But the conditions changed in 2017. In June Kosovo held elections, followed by a long political stalemate. In June the special court became fully operational and could be expected to issue indictments very soon (the evidence was on their desks since 2014). In parallel, Western powers seemed to have become more critical of Kosovo’s elite.

The stalemate ended in September, when the three ex-KLA factions formed a government together, with the narrowest of majorities (one seat). The looming risk of the indictments was said to be one important explanation for the formation of such a weak cabinet. This may be read as a sort of castling move, by which all potential indictees joined forces, occupied all institutional positions, and left the court—and, in our hypothesis, the main Western powers—before the alternative between decapitating Kosovo’s authorities and allowing some prominent suspects to evade justice.

But two months later they evidently judged that this defensive move did not suffice. On 22 December their parliamentarians joined in a surprise attempt to stop the special court through legislative measures. This sparked unprecedentedly forceful public EU and Western condemnation. The three factions resisted the pressure for three weeks, bemoaning the ‘injustice’ of the court, but eventually backed down.

So we have another puzzle. Why did the ex-KLA leaders feel that they had to move openly and aggressively against the court, only to back down three weeks later? The logic of our hypothesis suggests that the second round of negotiations took place, to update the ‘judicial’ agreement between Western officials and Kosovo’s elite to changed conditions (dwindling Western patience with that elite, above all). This might also explain why the court has not issued an indictment yet.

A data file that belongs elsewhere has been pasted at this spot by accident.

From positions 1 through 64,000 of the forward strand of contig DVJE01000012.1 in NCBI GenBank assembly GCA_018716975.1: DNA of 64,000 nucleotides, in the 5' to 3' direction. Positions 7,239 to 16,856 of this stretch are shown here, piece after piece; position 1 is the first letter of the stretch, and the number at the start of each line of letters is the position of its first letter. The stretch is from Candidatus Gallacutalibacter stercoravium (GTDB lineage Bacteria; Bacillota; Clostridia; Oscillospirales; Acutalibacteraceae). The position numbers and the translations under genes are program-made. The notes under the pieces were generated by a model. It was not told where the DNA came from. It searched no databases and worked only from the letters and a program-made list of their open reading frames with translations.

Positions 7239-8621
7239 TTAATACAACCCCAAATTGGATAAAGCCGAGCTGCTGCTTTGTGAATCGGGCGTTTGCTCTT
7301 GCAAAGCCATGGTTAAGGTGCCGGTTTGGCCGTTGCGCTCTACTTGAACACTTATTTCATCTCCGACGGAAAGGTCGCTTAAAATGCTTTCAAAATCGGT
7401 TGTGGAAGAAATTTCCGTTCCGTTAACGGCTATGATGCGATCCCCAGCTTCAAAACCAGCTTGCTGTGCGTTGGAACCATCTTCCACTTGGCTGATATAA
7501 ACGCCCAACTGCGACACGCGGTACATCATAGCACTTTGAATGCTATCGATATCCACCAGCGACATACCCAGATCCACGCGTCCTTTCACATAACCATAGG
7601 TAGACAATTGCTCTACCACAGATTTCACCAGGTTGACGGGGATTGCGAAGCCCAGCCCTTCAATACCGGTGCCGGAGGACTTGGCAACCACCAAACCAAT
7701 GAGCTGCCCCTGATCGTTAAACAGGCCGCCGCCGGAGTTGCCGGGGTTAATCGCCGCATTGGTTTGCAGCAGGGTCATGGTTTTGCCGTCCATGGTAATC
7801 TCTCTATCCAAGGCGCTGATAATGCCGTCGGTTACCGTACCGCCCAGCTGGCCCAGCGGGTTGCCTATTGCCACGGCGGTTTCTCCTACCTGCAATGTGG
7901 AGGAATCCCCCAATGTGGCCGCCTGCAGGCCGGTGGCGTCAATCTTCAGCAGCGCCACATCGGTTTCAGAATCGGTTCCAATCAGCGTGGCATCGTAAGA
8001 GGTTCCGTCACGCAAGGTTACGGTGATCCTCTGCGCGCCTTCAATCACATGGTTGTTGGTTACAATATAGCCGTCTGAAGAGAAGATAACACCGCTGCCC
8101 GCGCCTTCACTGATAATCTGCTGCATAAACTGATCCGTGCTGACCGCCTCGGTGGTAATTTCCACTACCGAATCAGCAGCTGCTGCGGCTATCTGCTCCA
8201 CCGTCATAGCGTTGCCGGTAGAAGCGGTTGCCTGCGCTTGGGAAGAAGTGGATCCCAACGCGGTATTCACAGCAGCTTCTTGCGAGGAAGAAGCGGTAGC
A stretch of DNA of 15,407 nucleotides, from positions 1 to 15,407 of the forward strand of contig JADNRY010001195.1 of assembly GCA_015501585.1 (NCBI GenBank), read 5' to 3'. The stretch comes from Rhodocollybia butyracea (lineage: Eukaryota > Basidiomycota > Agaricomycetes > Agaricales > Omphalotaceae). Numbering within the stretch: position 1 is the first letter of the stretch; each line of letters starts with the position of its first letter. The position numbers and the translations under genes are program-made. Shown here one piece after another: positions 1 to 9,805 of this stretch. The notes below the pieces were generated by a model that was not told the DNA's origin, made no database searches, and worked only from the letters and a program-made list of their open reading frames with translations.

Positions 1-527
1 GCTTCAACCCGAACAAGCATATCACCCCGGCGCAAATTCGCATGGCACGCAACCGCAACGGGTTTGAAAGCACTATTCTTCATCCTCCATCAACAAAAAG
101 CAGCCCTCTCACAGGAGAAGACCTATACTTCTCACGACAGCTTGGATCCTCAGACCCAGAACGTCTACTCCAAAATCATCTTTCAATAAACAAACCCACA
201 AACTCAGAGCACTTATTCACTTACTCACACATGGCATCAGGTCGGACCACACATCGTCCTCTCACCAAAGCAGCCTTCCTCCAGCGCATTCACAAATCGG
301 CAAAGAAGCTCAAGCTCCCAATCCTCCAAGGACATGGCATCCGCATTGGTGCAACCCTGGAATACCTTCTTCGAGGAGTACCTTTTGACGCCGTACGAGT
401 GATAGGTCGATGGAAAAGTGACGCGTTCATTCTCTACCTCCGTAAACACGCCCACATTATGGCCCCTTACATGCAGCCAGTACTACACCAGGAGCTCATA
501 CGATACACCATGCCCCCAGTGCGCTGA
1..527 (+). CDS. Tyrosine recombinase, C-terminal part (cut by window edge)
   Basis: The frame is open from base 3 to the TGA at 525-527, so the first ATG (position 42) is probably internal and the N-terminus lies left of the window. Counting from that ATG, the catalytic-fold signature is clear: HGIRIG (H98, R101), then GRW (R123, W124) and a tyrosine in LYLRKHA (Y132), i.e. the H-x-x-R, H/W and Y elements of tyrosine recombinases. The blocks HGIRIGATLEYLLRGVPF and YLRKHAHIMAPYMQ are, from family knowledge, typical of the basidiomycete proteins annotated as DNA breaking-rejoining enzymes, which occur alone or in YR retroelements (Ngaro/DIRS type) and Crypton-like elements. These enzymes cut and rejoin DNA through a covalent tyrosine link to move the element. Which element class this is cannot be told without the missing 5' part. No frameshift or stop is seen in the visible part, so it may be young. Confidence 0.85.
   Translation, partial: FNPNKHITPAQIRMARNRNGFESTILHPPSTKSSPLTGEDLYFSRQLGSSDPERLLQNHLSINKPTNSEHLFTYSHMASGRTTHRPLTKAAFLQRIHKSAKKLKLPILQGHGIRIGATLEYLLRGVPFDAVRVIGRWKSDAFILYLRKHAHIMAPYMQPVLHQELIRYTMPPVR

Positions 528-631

This hypothesis will never be proved. But one reliable conclusion can nonetheless be advanced. Due to appointment rules that would be wholly unacceptable in any established democracy, the special court is entirely a product of Mogherini’s choices and is exposed to her office’s informal influence. No matter how the appointments were made, or that influence exercised, the EU should now encourage the court’s prosecutors and judges to exercise their function impartially, with no regard for political considerations, even if this entails the decapitation of all of Kosovo’s political authorities.

This shall harm nobody but the suspects. Although they are the fathers of the state, they are the leaders of an unaccountable, incompetent, predatory, and often criminal elite, whose main interests are antithetical to the needs of the country’s development, to the EU’s long-term interests, and, increasingly, also to its short-term ones.